USC pulled in 56 of the possible 65 first-place votes to out-distance No. 2 Nebraska and earn the top ranking in the USA Today/CSTV AVCA Coaches Top 25 Preseason Poll and the top spot in the Volleyball magazine poll. USC also entered last season at No. 1. The next coaches poll and Volleyball will be released on Sept. 6.Sitting At The Top
USC has spent 22-straight weeks ranked No. 1 in the AVCA poll. The Trojans have spent 48 weeks ranked in the top 5 and 66 weeks ranked in the top 10 (dating back to the start of the 2000 season).Charting the Streaks
USC has won its last 49 consecutive matches** (dating back to 11/2/02 when they lost 3-2 to Stanford at home), 20 consecutive home matches and 46 consecutive road matches. The Trojans have not dropped a match on the road since the 2001 season (a 3-1 loss at Stanford, 11/10/01).**The 49 straight wins is an NCAA record, but not a USC record. The Women of Troy won 56 straight matches from Nov. 27, 1976, through Sept. 27, 1978, as a part of the AIAW.During The Streak
Not only have the Women of Troy won an impressive 49 consecutive matches, but during that time the team has collected a 147-12 single game record (winning 92.5 percent of its games).Team Co-Captains
This year's team co-captains, as voted on by the players, are seniors Emily Adams and Alicia Robinson. The is the first year Robinson has held the role and the second-consecutive year for Adams.Injury ReportFreshman outside hitter Jessica Gysin suffered a severe sprained left ankle in the first week of training camp. She will be sidelined for 4-6 weeks.Team News N' Notes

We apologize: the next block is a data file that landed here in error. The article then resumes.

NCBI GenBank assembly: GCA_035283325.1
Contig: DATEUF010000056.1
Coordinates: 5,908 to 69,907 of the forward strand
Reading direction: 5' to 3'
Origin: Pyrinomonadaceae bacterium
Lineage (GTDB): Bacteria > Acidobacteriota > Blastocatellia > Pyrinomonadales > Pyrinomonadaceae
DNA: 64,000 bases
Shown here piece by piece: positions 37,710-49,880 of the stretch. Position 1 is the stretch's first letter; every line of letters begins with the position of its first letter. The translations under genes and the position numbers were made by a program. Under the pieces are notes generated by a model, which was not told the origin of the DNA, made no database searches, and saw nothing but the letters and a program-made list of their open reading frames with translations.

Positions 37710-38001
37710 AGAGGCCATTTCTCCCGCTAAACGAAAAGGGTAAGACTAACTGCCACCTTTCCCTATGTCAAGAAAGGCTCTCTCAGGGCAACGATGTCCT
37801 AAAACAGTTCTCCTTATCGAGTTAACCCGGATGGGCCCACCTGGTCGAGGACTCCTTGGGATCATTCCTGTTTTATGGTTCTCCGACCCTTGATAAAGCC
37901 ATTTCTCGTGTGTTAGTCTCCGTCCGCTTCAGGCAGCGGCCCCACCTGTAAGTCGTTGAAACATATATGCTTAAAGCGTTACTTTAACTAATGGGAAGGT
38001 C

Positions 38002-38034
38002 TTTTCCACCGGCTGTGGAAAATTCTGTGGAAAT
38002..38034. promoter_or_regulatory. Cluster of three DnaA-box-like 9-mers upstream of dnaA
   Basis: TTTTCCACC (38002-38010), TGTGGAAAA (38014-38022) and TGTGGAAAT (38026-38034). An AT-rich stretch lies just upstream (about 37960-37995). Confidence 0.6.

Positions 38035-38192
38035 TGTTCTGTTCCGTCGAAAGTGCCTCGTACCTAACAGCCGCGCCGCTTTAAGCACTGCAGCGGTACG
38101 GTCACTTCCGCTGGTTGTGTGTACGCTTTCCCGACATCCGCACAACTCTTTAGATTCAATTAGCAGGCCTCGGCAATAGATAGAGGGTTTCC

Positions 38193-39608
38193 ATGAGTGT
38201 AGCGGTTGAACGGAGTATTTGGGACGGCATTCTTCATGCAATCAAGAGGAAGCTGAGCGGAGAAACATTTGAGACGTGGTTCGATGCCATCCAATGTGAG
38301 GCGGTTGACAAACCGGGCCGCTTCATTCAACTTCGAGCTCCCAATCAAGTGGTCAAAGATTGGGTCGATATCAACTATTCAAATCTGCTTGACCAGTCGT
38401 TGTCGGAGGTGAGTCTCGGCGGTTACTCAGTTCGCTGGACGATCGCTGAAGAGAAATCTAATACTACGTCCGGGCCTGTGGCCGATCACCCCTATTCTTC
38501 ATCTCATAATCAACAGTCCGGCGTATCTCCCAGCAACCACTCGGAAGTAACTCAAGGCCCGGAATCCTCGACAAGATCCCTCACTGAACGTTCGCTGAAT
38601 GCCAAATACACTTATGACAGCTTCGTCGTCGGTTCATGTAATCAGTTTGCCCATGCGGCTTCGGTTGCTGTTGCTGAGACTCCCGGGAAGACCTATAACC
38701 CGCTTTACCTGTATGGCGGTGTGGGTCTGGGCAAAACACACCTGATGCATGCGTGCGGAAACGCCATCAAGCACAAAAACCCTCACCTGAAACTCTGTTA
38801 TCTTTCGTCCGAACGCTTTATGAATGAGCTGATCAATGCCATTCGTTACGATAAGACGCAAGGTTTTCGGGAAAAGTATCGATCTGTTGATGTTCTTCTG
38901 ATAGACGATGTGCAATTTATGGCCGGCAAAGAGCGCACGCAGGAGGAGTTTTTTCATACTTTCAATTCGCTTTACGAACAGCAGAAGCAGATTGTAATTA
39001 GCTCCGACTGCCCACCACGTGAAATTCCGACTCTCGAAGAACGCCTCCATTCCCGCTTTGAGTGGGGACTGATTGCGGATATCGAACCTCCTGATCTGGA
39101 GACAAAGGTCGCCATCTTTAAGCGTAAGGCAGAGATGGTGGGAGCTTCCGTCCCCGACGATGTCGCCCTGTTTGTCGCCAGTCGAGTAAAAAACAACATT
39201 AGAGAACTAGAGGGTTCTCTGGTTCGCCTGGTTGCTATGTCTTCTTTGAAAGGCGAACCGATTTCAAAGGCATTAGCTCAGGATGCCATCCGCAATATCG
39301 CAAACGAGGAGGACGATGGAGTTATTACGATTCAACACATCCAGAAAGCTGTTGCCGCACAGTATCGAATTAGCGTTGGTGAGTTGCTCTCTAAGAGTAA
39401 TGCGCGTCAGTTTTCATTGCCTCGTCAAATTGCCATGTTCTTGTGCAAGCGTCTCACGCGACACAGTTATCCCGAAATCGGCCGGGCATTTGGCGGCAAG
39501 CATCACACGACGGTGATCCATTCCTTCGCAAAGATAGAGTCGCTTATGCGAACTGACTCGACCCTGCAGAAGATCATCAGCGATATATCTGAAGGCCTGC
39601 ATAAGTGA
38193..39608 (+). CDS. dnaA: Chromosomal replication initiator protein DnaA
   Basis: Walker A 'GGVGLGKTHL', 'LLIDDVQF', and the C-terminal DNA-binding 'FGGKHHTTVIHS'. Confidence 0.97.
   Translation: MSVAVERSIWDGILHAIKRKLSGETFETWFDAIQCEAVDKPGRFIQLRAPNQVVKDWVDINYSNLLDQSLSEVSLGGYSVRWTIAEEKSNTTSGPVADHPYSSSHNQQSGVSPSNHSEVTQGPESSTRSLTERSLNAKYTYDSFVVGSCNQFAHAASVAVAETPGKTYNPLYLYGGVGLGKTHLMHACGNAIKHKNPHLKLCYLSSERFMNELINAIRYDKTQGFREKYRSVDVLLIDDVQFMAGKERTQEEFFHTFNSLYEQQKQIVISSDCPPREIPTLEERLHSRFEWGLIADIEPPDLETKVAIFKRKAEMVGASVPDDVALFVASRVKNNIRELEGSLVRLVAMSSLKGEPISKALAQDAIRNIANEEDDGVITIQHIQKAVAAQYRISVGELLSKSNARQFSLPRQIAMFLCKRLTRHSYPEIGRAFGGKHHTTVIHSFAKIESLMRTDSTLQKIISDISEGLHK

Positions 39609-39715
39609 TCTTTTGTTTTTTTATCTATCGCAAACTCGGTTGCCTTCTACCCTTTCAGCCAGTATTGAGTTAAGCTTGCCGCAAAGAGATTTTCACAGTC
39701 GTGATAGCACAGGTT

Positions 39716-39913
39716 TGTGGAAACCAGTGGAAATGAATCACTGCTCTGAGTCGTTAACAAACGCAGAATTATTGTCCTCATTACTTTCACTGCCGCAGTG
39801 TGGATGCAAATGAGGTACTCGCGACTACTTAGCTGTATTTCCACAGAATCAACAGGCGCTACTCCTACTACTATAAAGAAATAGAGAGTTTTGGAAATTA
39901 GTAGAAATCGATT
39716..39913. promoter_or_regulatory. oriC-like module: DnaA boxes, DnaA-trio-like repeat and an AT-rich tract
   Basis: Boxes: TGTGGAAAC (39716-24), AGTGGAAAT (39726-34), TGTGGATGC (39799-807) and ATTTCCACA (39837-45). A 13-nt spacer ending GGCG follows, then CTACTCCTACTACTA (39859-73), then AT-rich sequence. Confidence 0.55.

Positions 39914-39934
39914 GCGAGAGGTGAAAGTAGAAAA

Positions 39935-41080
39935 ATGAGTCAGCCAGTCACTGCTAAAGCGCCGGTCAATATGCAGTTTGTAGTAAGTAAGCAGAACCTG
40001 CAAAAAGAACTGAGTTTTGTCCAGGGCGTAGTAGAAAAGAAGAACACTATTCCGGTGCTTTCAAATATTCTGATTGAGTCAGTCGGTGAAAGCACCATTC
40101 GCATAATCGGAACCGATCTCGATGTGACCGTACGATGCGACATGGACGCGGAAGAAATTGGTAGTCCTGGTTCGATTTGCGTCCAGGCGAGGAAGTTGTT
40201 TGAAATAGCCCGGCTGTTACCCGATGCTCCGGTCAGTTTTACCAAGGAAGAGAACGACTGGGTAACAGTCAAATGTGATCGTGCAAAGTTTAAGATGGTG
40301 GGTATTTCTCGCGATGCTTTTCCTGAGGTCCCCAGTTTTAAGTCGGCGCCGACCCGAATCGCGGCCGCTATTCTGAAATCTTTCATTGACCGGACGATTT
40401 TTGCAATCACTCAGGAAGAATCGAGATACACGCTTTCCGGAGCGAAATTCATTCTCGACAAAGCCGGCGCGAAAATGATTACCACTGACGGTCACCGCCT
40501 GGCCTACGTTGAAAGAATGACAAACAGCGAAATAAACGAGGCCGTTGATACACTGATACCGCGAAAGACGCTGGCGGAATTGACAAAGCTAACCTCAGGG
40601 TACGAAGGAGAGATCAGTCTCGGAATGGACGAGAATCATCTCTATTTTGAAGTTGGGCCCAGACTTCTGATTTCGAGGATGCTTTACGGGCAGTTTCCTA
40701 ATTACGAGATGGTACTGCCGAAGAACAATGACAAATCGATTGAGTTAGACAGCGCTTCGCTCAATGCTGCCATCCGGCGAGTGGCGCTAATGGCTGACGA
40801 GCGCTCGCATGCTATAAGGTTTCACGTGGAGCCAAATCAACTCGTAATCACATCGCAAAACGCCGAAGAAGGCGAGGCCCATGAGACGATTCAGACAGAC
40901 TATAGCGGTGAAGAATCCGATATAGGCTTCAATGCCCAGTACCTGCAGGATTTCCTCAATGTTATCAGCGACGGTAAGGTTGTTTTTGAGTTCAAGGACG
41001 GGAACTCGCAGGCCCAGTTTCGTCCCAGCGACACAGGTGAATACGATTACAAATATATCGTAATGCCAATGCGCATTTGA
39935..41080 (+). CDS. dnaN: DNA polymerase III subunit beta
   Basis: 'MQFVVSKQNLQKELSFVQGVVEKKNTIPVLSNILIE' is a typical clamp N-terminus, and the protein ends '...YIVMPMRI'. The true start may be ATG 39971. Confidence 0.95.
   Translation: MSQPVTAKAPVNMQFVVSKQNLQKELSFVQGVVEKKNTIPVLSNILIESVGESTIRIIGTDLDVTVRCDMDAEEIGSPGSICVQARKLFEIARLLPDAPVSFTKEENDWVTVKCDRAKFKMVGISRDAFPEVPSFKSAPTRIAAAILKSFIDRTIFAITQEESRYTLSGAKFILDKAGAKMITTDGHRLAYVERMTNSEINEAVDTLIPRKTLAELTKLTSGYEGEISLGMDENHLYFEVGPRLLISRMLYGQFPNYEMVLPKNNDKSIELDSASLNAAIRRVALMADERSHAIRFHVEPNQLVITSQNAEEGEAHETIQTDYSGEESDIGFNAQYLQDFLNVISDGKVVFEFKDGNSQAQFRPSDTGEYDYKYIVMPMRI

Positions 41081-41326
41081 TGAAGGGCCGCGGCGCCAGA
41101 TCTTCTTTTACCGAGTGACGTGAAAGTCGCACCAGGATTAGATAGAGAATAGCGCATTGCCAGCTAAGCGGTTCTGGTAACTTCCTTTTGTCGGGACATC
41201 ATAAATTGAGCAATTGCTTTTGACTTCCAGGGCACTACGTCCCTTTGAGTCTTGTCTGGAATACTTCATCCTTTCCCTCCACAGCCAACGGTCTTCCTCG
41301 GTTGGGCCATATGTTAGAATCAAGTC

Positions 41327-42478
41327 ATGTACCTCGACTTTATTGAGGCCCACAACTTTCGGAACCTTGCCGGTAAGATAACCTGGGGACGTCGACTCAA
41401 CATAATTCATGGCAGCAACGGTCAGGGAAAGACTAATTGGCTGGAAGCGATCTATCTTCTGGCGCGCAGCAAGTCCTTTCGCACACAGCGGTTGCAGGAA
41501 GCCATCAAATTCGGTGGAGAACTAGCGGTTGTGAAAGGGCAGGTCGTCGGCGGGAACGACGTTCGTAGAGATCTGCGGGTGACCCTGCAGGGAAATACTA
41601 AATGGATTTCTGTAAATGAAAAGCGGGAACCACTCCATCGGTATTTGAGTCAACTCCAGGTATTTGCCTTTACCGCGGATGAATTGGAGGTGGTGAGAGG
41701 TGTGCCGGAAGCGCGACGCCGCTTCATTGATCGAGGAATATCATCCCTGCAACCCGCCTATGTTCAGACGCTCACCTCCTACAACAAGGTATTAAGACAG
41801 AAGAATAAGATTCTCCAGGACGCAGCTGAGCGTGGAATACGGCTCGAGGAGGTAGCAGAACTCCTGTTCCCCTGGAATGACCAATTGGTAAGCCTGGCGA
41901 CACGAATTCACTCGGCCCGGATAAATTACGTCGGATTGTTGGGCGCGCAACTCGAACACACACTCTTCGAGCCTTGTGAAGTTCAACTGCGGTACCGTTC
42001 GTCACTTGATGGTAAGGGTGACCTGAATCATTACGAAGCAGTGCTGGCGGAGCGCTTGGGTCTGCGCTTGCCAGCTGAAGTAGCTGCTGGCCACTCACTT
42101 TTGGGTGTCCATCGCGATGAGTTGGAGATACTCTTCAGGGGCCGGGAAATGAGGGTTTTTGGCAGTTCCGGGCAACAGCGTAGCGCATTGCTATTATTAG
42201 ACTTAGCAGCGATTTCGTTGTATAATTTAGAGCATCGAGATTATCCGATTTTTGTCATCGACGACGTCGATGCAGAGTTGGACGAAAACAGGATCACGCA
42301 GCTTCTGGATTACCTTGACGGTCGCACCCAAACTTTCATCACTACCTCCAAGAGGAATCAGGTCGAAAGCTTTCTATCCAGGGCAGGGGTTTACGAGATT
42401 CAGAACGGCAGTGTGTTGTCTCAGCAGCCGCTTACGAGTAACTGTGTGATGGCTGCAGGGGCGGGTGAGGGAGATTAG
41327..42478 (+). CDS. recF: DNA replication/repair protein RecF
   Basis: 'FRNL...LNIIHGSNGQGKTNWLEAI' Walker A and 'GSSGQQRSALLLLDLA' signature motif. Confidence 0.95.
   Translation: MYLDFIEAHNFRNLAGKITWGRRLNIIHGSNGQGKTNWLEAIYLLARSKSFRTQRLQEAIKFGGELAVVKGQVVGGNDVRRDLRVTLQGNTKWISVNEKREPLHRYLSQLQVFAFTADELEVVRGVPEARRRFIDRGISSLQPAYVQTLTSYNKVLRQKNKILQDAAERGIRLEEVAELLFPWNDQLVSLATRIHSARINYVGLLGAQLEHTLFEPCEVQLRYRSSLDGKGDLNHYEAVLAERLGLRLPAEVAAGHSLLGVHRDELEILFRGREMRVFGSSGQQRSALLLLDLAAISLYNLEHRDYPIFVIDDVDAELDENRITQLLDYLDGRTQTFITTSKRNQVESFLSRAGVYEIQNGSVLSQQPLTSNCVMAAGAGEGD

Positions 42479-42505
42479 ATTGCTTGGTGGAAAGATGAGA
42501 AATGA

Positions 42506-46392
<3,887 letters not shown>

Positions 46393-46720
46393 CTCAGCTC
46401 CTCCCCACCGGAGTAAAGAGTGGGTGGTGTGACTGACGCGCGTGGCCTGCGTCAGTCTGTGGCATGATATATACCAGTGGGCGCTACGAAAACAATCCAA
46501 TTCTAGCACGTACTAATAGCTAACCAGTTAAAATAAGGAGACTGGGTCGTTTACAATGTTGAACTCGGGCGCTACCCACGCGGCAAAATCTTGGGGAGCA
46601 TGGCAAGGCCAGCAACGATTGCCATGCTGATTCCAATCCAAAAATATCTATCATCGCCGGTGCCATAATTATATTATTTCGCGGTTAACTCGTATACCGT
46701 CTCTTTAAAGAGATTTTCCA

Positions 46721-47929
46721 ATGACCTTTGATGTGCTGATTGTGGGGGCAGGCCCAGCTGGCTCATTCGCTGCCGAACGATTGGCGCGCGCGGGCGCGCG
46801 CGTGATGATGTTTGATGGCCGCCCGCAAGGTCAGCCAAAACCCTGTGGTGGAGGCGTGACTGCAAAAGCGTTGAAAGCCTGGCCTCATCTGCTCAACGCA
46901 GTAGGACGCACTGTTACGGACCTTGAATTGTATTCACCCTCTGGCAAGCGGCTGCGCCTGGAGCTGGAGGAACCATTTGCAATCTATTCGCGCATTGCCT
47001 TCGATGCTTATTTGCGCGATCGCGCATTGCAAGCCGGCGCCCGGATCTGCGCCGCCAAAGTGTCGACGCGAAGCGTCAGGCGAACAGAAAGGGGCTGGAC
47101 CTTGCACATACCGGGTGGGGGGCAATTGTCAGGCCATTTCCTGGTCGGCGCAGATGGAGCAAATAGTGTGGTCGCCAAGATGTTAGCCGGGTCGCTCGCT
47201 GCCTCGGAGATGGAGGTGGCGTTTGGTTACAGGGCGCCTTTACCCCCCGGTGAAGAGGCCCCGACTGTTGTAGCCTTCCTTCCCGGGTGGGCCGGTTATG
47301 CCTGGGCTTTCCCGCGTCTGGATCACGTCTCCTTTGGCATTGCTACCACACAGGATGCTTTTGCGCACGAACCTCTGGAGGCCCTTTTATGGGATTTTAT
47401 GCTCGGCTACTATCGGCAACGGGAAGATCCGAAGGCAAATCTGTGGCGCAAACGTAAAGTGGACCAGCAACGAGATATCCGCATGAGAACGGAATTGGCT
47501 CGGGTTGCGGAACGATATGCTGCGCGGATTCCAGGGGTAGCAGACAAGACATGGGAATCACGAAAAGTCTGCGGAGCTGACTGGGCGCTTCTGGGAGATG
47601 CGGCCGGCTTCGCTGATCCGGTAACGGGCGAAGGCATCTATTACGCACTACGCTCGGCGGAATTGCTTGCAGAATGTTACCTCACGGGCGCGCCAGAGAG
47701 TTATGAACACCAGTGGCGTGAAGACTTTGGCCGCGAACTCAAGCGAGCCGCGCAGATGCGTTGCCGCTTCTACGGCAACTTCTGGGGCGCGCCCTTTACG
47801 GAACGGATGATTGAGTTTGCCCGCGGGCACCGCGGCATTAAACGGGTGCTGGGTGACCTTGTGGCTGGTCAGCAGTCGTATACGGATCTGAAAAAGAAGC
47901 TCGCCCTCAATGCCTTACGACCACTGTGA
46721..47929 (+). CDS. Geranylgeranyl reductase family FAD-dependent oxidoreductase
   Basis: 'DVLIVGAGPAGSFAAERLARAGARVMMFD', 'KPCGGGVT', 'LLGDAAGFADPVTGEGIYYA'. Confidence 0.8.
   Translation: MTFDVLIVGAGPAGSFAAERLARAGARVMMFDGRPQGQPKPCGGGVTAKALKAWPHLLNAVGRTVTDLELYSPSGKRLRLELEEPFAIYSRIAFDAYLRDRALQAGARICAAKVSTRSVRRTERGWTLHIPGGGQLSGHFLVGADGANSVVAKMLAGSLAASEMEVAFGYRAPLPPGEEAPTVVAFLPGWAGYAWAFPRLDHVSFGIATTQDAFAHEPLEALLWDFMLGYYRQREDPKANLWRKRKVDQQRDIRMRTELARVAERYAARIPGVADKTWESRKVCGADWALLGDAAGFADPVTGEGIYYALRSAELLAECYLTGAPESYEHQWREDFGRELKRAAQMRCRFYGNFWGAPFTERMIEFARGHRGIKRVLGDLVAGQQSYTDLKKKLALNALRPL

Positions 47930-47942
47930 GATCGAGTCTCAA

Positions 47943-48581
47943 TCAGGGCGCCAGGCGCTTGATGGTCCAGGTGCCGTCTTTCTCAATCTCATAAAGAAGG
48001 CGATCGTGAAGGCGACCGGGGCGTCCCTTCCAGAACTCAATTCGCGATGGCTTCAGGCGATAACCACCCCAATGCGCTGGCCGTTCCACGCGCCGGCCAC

USC became the first-ever team to win a second-straight NACWAA Volleyball Championship with wins over Georgia Tech and Minnesota on Sept. 27 and 28.Player News N' Notes
Junior Bibiana Candelas earned her first MVP honor as a Trojan at the NACWAA Classic. Fellow junior Staci Venski collected her first all-tournament honor at the event and senior Keao Burdine was also honored to the team.
Libero Debora Seilhamer set a NACWAA Tournament record with a career-high 19 digs in a three-game match against Georgia Tech (Aug. 27).Chasing History
After capturing back-to-back national titles in 2002 and 2003, this year's USC women's volleyball squad is looking to do what no other team has done - win a third straight. There have been seven repeat champions in the history of collegiate women's volleyball (USC 1976-77, USC 1980-81, Hawai'i 1982-83, Pacific 1985-86, UCLA 1990-91, Stanford 1996-97, USC 2002-03), but no one has claimed the three-peat.The Advantage of Height
The 2004 squad boasts one of the tallest lineups of hitters and blockers across the country, but they fall a half inch shorter than the 2002 and 2003 USC team average. The Trojans' hitters and blockers average 6-foot-2-and-a-half. As a team USC stands just over 6-0.Twin Towers Return
Two of the most dominating players in Division I volleyball are back for another season. At 6-foot-6 and 6-foot-5, senior middle blocker Emily Adams (Phoenix, Ariz.) and junior middle blocker Bibiana Candelas (Torreón, Mexico) return to the net for the Women of Troy. These two players, the tallest duo at the net in Division I, each earned AVCA All-American first team accolades in 2003. Adams and Candelas led the nation with .431 and .434 attack percentages, respectively, in addition to ranking among the nation's top five with 1.39 and 1.24 blocks apiece. Adams contributed 3.36 kills per game, while Candelas added an average of 3.05.Burdine Deserves A Closer Look